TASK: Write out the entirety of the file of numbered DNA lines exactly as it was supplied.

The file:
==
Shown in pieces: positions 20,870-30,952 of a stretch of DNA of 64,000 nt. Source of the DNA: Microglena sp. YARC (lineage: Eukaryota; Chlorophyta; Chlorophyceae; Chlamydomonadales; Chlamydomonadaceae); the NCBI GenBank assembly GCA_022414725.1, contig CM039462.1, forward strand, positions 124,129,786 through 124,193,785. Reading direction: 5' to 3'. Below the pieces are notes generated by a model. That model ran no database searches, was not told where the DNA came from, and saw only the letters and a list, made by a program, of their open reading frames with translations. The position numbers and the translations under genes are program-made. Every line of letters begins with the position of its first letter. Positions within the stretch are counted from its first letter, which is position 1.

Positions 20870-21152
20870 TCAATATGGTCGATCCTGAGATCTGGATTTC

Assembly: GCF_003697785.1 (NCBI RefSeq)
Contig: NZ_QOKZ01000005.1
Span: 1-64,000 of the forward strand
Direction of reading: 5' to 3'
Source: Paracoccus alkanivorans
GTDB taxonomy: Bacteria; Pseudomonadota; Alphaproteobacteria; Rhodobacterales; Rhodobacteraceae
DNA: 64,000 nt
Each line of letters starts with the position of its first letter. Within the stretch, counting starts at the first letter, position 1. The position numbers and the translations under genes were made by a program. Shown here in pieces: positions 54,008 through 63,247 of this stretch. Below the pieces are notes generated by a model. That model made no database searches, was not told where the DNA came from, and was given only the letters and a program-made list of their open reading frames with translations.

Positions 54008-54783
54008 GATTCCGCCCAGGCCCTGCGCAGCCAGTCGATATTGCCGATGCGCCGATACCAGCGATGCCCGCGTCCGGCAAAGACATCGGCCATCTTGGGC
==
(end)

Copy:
Shown in pieces: positions 20,870-30,952 of a stretch of DNA of 64,000 nt. Source of the DNA: Microglena sp. YARC (lineage: Eukaryota; Chlorophyta; Chlorophyceae; Chlamydomonadales; Chlamydomonadaceae); the NCBI GenBank assembly GCA_022414725.1, contig CM039462.1, forward strand, positions 124,129,786 through 124,193,785. Reading direction: 5' to 3'. Below the pieces are notes generated by a model. That model ran no database searches, was not told where the DNA came from, and saw only the letters and a list, made by a program, of their open reading frames with translations. The position numbers and the translations under genes are program-made. Every line of letters begins with the position of its first letter. Positions within the stretch are counted from its first letter, which is position 1.

Positions 20870-21152
20870 TCAATATGGTCGATCCTGAGATCTGGATTTC

Assembly: GCF_003697785.1 (NCBI RefSeq)
Contig: NZ_QOKZ01000005.1
Span: 1-64,000 of the forward strand
Direction of reading: 5' to 3'
Source: Paracoccus alkanivorans
GTDB taxonomy: Bacteria; Pseudomonadota; Alphaproteobacteria; Rhodobacterales; Rhodobacteraceae
DNA: 64,000 nt
Each line of letters starts with the position of its first letter. Within the stretch, counting starts at the first letter, position 1. The position numbers and the translations under genes were made by a program. Shown here in pieces: positions 54,008 through 63,247 of this stretch. Below the pieces are notes generated by a model. That model made no database searches, was not told where the DNA came from, and was given only the letters and a program-made list of their open reading frames with translations.

Positions 54008-54783
54008 GATTCCGCCCAGGCCCTGCGCAGCCAGTCGATATTGCCGATGCGCCGATACCAGCGATGCCCGCGTCCGGCAAAGACATCGGCCATCTTGGGC